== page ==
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Cross-Platform GUI Programming with wxWidgets
by Julian Smart, Kevin Hock, and Stefan Csomor
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Unlike other cross-platform GUI toolkits (Tcl/Tk, Qt, AWT) wxWidgets
supports the native look-and-feel of the local OS. And unlike Qt, wxWidgets is
truly Open Source. It also works with virtually every standard C++ compiler.
It is a perfect solution for organizations interested in porting Windows
applications to Linux and other platforms. And with Mac OS X and Linux
gaining marketshare daily, many organizations -- including Xerox, Advanced
Micro Devices, AOL, Lockheed Martin, NASA--have adopted wxWidgets in
order to support Windows, Linux, OS X, and Unix for their applications. See
And wxWidgets is HOT. Mitch Kapor's OSAF is using wxWidgets for its
Chandler PIM. Bram Cohen uses wxWidgets for BitTorrent. Borland has
added enormous credibility to wxWidgets by incorporating it into its newest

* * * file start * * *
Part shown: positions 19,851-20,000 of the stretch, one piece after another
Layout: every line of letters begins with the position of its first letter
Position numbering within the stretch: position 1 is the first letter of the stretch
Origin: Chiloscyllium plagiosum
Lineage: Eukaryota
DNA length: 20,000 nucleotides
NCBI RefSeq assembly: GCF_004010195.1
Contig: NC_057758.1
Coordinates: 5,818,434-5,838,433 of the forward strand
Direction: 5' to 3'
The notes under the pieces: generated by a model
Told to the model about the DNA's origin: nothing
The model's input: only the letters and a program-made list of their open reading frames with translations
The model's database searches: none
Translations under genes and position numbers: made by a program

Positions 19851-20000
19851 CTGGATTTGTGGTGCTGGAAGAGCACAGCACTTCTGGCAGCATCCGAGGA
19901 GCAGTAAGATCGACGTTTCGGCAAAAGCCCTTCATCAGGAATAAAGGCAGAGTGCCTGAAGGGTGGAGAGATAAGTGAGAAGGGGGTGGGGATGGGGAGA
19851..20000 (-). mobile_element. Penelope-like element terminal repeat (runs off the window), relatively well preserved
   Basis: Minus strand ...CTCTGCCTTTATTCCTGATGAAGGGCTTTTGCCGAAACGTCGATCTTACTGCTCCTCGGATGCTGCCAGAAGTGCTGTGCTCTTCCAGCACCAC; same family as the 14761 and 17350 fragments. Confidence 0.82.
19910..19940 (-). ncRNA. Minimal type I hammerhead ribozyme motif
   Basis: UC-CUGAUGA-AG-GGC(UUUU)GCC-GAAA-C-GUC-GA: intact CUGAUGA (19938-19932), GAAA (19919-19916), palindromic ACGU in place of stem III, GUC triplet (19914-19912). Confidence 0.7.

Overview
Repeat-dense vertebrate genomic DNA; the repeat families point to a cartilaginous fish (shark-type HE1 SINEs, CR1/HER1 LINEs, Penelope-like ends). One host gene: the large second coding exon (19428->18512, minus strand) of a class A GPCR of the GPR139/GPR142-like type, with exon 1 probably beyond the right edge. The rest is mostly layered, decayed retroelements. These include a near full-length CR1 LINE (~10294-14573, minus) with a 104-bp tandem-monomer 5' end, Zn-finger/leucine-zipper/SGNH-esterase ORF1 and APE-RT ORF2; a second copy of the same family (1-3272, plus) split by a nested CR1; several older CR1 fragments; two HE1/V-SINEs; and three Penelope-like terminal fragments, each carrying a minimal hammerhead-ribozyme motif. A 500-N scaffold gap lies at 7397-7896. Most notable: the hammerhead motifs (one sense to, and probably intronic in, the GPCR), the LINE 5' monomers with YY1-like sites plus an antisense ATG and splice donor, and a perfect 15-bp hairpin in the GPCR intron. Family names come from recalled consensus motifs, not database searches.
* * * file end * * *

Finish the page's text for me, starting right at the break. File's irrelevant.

C++ IDE: C++ BuilderX. wxWidgets is Borland's cross-platform
From the Back Cover
"This book is the best way for beginning developers to learn wxWidgets programming in C++. It is a must-have for programmers thinking of using wxWidgets and those already using it."
âMitch Kapor, founder of Lotus Software and the Open Source Applications Foundation
wxWidgets is an easy-to-use, open source C++ API for writing GUI applications that run on Windows, Linux, Unix, Mac OS X, and even Pocket PCâsupporting each platform's native look and feel with virtually no additional coding. Now, its creator and two leading developers teach you all you need to know to write robust cross-platform software with wxWidgets. This book covers everything from dialog boxes to drag-and-drop, from networking to multithreading. It includes all the tools and code you need to get great results, fast. From AMD to AOL, Lockheed Martin to Xerox, world-class developers are using wxWidgets to save money, increase efficiency, and reach new markets. With this book, you can, too.